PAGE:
Having a home where cats are both well-behaved and comfortable can take some rethinking on the part of the human who has made the home. There are strong instinctual imperatives which drive cat behavior and must be understood.
Cats think in three dimensions. They regard all surfaces as part of their territory, which must be investigated to determine their qualities. Cats need to know what happens when they do this, and when they do that, because at any time they might have to run down a rodent or flee from a predator. They have a constantly updated wire-frame model in their heads of all possible hiding places, ambush points, and escape routes.
We might notice that when a big box or new piece of furniture arrives in the house, the cat will smell it and study it, but not indiscriminately. Cats tend to go over the object at the angles and corners, following its spatial lines, updating their internal model. Surfaces are a given. Cats need to know the angles.
This emphasis on geometrical points can mislead the cat. This is a good assumption in a cat’s natural habitat. Humans and their fondness for containers are a relatively recent development. A considerate human will keep this in mind.
If the cat routinely jumps on top of the toilet tank to hang out with us in the bathroom, and one day the top is off the tank because of some repair work, the cat is likely to come along and jump on top of the toilet tank anyway. This can mess up the repair work, and will certainly upset the cat. Either keep the cat out of the bathroom, or pick them up and show them the tank is now an untrustworthy surface. The cat will appreciate it, and think more of us for thinking of them. When the job is over, show them that things have gone back to normal. The cat will update their mental model and continue to hang out with us in the bathroom.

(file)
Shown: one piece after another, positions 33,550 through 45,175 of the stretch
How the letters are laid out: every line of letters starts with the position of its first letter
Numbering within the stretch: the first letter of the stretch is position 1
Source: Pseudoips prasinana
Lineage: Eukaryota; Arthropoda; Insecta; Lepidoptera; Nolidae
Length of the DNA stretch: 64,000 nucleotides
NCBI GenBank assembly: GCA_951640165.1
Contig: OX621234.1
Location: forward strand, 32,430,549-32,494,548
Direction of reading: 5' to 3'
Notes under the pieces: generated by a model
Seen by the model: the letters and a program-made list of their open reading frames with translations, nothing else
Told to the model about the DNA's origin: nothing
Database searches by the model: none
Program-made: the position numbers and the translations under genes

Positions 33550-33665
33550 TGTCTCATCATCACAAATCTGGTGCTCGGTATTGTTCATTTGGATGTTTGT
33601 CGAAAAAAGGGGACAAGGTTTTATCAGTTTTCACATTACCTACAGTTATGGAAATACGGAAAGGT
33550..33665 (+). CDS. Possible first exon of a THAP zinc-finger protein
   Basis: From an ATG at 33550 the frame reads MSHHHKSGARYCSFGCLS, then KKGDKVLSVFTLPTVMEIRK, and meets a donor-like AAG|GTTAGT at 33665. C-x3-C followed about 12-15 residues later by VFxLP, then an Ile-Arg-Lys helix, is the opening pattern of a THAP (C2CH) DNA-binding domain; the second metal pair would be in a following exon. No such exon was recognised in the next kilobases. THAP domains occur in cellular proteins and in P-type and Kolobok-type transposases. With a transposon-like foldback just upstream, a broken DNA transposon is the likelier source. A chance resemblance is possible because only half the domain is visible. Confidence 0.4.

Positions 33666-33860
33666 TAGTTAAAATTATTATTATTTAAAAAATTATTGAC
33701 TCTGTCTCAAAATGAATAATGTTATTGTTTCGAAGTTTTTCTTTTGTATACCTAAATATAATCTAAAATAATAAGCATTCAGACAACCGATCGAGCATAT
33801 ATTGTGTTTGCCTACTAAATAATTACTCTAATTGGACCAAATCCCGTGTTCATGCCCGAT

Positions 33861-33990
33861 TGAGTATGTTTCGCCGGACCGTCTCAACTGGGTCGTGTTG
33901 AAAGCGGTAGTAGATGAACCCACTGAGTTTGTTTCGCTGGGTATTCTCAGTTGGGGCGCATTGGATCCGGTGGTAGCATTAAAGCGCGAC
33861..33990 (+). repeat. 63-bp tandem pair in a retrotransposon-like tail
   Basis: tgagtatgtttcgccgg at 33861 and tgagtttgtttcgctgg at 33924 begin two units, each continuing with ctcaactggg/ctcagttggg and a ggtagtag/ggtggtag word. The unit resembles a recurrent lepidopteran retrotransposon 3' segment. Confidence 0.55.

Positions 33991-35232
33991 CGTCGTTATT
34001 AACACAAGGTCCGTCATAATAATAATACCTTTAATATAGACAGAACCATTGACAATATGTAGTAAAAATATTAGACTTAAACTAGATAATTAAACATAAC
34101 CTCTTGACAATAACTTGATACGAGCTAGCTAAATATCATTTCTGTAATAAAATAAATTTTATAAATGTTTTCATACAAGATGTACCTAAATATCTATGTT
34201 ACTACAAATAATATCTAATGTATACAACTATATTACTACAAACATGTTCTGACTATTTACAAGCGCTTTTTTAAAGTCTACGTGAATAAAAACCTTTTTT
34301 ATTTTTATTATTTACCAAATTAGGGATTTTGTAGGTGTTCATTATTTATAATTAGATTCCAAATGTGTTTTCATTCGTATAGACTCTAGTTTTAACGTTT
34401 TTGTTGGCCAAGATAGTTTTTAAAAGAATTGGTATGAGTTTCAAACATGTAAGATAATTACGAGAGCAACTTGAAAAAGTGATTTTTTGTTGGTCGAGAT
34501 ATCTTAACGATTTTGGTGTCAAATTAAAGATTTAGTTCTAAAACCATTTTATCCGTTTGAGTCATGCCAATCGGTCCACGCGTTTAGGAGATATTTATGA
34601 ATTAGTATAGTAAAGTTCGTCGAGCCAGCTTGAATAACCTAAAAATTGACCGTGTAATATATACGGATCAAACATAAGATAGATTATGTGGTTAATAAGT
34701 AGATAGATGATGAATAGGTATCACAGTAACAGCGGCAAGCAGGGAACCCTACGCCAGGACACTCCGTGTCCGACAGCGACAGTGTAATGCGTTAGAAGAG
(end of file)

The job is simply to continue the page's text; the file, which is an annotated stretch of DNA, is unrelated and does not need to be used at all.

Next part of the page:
People who don’t understand the way cats think can find themselves annoyed by the cat’s insistence on climbing and jumping and finding high places to hang out. As confident climbers and joyous jumpers, cats use their abilities to outwit both their prey and their predators. They need to be up or down, hidden for an ambush or proudly visible to potential interlopers on their hunting grounds. Taking the cat out of the desert does not take the desert out of the cat.
So it makes sense for us to understand this need of the cat, and accommodate it with either not minding their perch on the back of the sofa, or giving them an equally good perch with their own cat furniture.
Cats want to be with us. Isn't that a great feature?
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